So, let’s start with the extreme negatives… 

One male contributor on the TurkishLiving.com forum explains that he and his family left behind their dream of living a new life in Turkey after he was threatened with a gun, his wife was physically abused and his apartment was taken over by squatters. 

Many of those who comment on his tale are unsurprised at his family’s treatment and comment on the corruption in Turkey.  Also highlighted are elements such as the police not assisting any foreigner threatened by a Turk, Turkish men assuming that all British/Western women are unable to refuse their ‘charms,’ and the fact that some Turks treat foreigners very badly indeed – along the lines of believing ‘what’s mine’s mine, and what’s yours is mine too.’

Faced with these facts, who would move to live amongst Turks in Turkey?  No one in their right mind…

However, if one looks closely at any town in any nation there are areas where you’d be wise not to live, there are those who would mistreat foreigners, and even the most supposedly civilised nations in the world all suffer from corruption.  Therefore we cannot write Turkey off!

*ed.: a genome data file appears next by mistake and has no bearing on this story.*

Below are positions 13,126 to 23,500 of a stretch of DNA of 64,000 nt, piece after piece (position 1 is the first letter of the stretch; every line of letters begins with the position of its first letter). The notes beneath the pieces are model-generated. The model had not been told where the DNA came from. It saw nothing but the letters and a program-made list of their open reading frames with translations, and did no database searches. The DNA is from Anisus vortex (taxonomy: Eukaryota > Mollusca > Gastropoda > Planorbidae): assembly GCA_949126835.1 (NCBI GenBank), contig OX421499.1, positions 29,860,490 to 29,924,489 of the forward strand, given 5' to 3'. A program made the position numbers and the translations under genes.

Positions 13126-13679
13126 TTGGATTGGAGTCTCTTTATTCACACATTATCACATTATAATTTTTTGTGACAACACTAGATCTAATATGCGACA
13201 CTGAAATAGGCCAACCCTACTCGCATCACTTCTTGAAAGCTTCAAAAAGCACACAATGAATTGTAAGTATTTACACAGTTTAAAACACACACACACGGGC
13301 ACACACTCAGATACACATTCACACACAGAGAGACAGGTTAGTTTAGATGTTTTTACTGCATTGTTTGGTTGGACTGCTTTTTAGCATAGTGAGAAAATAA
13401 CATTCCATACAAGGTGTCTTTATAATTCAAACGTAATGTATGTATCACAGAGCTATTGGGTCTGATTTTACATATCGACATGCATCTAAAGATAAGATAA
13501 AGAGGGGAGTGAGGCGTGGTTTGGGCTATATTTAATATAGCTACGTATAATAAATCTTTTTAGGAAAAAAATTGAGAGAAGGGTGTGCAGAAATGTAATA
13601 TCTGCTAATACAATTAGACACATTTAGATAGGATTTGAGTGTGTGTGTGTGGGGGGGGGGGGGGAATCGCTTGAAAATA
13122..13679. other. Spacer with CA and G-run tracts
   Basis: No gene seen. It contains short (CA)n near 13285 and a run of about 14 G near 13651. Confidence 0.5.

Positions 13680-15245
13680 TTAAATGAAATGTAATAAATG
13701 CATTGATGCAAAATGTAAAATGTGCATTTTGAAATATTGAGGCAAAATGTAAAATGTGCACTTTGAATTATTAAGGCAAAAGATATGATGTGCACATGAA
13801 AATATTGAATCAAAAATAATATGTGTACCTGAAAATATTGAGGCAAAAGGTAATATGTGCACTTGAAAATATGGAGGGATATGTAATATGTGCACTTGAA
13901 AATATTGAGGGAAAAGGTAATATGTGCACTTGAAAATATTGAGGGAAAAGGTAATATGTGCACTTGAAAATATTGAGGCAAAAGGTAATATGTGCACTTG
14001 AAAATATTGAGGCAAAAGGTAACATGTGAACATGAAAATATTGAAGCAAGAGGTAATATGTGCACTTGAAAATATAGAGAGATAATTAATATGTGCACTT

So, let’s turn our attention to the positive aspects of living in Turkey as pedalled by those attempting to sell Turkish property to foreign buyers for example: -

Why Turkey?  Well, apparently it has a growing economy, affordable property, a low cost of living (1/3 of the UK’s apparently), good weather, low taxes and plenty of culture.

These are all true – give or take the cost of living which expats can find is a lot higher than anticipated if they want to achieve the standard of living they had before they moved abroad.  But do these positives outweigh the potential negatives?  For some people yes, and for others no.

The fact is, there are plenty of expats happily living in Turkey – and there are plenty who are living a nightmare, who have been ripped off, scammed and abused and who want to get out but can’t because they can’t afford to and/or their can’t sell their properties.

So, is it realistic to retire to Turkey?  Well, are you in a position financially to afford private medical care for the long-term?  Because, be realistic, you may well need to one day.  Are you emotionally strong enough to cope with low-level corruption - because at best you will experience it (at worst you’ll face it on a grander scale)?  Are you happy to live a clichéd expat existence surrounded by Brits and not really integrating into the local community – because to believe you will integrate is unrealistic in Turkey (sorry – it’s a fact)?

Are you happy to live off your savings and investments – because you won’t find it easy to supplement your retirement income in Turkey, there are already too many pool cleaners for example!  Can you cope with poor build quality and the ongoing struggle to get anything done well, on time and on budget?  All are realities of life for many expats retired to Turkey.